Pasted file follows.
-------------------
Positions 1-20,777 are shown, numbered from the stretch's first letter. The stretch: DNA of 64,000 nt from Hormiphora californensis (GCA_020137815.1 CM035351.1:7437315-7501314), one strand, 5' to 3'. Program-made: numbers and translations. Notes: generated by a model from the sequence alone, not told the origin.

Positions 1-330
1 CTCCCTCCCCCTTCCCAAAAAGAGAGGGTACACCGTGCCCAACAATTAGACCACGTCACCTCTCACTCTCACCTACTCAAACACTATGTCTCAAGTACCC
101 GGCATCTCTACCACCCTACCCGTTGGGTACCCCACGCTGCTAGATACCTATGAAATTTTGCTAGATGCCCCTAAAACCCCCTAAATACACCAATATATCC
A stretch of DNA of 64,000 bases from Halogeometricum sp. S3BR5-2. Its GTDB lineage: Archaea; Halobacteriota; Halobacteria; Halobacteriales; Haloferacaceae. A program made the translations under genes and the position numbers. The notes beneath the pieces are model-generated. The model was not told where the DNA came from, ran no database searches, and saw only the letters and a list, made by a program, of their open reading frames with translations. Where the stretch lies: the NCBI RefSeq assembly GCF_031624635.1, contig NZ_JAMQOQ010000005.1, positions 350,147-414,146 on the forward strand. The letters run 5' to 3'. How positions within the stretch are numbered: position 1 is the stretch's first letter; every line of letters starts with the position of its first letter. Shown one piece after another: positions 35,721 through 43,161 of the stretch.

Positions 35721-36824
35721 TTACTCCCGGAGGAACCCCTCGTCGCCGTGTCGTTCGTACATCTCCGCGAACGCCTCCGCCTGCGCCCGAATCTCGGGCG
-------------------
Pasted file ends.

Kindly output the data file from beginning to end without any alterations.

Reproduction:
Positions 1-20,777 are shown, numbered from the stretch's first letter. The stretch: DNA of 64,000 nt from Hormiphora californensis (GCA_020137815.1 CM035351.1:7437315-7501314), one strand, 5' to 3'. Program-made: numbers and translations. Notes: generated by a model from the sequence alone, not told the origin.

Positions 1-330
1 CTCCCTCCCCCTTCCCAAAAAGAGAGGGTACACCGTGCCCAACAATTAGACCACGTCACCTCTCACTCTCACCTACTCAAACACTATGTCTCAAGTACCC
101 GGCATCTCTACCACCCTACCCGTTGGGTACCCCACGCTGCTAGATACCTATGAAATTTTGCTAGATGCCCCTAAAACCCCCTAAATACACCAATATATCC
A stretch of DNA of 64,000 bases from Halogeometricum sp. S3BR5-2. Its GTDB lineage: Archaea; Halobacteriota; Halobacteria; Halobacteriales; Haloferacaceae. A program made the translations under genes and the position numbers. The notes beneath the pieces are model-generated. The model was not told where the DNA came from, ran no database searches, and saw only the letters and a list, made by a program, of their open reading frames with translations. Where the stretch lies: the NCBI RefSeq assembly GCF_031624635.1, contig NZ_JAMQOQ010000005.1, positions 350,147-414,146 on the forward strand. The letters run 5' to 3'. How positions within the stretch are numbered: position 1 is the stretch's first letter; every line of letters starts with the position of its first letter. Shown one piece after another: positions 35,721 through 43,161 of the stretch.

Positions 35721-36824
35721 TTACTCCCGGAGGAACCCCTCGTCGCCGTGTCGTTCGTACATCTCCGCGAACGCCTCCGCCTGCGCCCGAATCTCGGGCG